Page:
The American sociologist Talcott Parsons was often accused of being an overly abstract, even apolitical thinker, remote in Harvard's ivory tower. Uta Gerhardt dispels this image in her fascinating account of the political nature of Parsons's life and scholarship. Gerhardt depicts Parsons as a champion of American society and democracy. In this respect he followed the lead of his venerable mentor, Max Weber. Parsons's work, Gerhardt argues, was driven by an overriding agenda to develop a sociological understanding and defense of the development of modern democracy.
Reviews: 3
Mojind
There is even no any discussion about his class "The Social System" and too much non-genuine-sociological talk. I do not think it is written seriously.
---Y.Z.
Gir
This is first rate scholarly work on a thinker often misunderstood. I am motivated to comment because the two existing reviews seem to be by people who do not have much background and who expected the book to be a kind of primer. It is not a biography in the ordinary sense. It is an "intellectual biography" and a commentary on the way in which Talcott Parsons needs to be assessed in terms of his intellectual context. Without a good background in sociological theory and political economic theory this book may be a bit daunting. It is not a book for first year ("fresh-persons") students. It is a mature scholarly book for scholars. Moreover, Professor Gerhardt has gone on to write a series of important break-through books about Professor Parsons. The "dis-obedient generation" (Sica and Turner) tended to dislike Parsons' theories because they were deemed to be too static and too oriented to a defense of the status quo. But the true academic value of his work was not assessed properly by semi-popular writers like C. Wright Mills. Mills accused Parsons of something called "grand theory" and that term has passed into the scholarly literature in sociology as a term of derision. The irony, however, is that the "classical theorists" Mills admired all wrote at least some "grand theory". That is part of the reason we think of them (e.g. Comte, Saint-Simon, Montesquieu, Marx, Max Weber, Durkheim, Simmel, Mead, Peirce, Pareto, Mauss, Park, Addams, Marianne Weber, Sorokin, etc.) as "classical" thinkers. Mills and Parsons debated the question of whether there is one "power elite" in the U.S. or whether, perhaps, there is more than one "power elite". Are they perhaps even at odds with one another? Does that help explain federal and state politics? That debate is still valuable. Often Parsons is simply identified as someone who developed two-by-two categorizations with four cells in his theoretical "cross-tabulation". But the AGIL schema was simply a way to teach complex ideas to students and to summarize very complex debates. At the end of his career Parsons attempted to bring in an evolutionary perspective. There is much to criticize about Talcott Parsons and Structural-Functionalism. Parrsons and Robert K. Merton were at one time the most significant sociological theorists in the U.S. Their impact was world-wide. There was a significant and perhaps necessary counter-reaction in the 1960s and 1970s. But now, in the 21st century, it is worthwhile for serious students, particularly graduate students in the social sciences, to not simply rest with the somewhat facile criticisms of thinkers like C. Wright Mills. Indeed, if Mills had lived longer he himself might have done a deeper analysis. This intellectual biography, while perhaps not entirely satisfactory as a "biography" pure and simple, is nevertheless a very valuable and worthwhile book.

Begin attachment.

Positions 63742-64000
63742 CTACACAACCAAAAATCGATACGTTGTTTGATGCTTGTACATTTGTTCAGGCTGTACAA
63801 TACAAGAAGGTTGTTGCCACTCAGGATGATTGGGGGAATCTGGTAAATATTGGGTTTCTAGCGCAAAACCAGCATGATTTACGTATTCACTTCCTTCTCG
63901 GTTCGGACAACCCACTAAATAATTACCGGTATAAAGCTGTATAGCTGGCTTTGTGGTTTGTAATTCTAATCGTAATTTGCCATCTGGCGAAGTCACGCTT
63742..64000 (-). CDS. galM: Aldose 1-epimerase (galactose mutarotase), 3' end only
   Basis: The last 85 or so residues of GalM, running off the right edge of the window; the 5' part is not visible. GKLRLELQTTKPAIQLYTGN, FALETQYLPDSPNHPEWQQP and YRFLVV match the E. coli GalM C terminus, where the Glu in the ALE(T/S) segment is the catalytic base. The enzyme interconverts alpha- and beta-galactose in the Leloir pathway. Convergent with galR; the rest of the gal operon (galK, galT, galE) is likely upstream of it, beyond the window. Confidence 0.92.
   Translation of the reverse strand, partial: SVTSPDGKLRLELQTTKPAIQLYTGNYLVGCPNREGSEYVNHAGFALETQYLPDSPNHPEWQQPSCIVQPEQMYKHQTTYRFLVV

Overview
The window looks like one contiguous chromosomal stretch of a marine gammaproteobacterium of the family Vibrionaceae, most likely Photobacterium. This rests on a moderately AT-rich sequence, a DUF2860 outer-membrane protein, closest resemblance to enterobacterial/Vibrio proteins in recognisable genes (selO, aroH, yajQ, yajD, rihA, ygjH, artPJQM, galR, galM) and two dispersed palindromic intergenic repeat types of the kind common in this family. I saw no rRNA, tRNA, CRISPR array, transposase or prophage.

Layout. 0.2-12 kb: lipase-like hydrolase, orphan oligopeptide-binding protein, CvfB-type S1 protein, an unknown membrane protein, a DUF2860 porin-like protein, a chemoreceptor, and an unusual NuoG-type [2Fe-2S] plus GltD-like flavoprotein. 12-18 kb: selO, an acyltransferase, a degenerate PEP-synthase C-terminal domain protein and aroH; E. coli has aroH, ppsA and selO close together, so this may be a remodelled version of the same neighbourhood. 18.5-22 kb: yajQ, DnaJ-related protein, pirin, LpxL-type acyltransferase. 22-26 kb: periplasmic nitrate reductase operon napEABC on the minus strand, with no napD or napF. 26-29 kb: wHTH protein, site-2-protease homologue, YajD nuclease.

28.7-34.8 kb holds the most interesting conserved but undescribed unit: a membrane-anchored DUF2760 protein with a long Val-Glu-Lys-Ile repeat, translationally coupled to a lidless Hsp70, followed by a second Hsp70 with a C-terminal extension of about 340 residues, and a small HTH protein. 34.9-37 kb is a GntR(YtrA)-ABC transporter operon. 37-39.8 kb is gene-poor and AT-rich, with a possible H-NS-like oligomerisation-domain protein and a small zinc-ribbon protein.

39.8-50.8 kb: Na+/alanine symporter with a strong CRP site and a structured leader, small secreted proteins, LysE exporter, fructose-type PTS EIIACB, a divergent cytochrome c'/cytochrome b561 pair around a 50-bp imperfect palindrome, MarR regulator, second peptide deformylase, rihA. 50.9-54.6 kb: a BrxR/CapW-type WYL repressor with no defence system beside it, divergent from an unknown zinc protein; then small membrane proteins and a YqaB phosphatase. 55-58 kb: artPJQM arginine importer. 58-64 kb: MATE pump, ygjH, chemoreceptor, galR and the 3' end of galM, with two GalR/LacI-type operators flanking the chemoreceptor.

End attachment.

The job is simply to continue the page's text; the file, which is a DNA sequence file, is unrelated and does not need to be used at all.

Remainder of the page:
Kegal
I used this book in hopes to have more information on Parsons for a paper I needed to write for sociology. The writer pretty much assumes that you already know his theories and what they're about, which I do not. In the introduction section of the Understanding The Structure of Social Action chapter did tell me much more than no one really read it until after WWII. Not to mention, typical biographies actually explain the person, their work, and how they lived. this is nothing more than a description of how people review his work.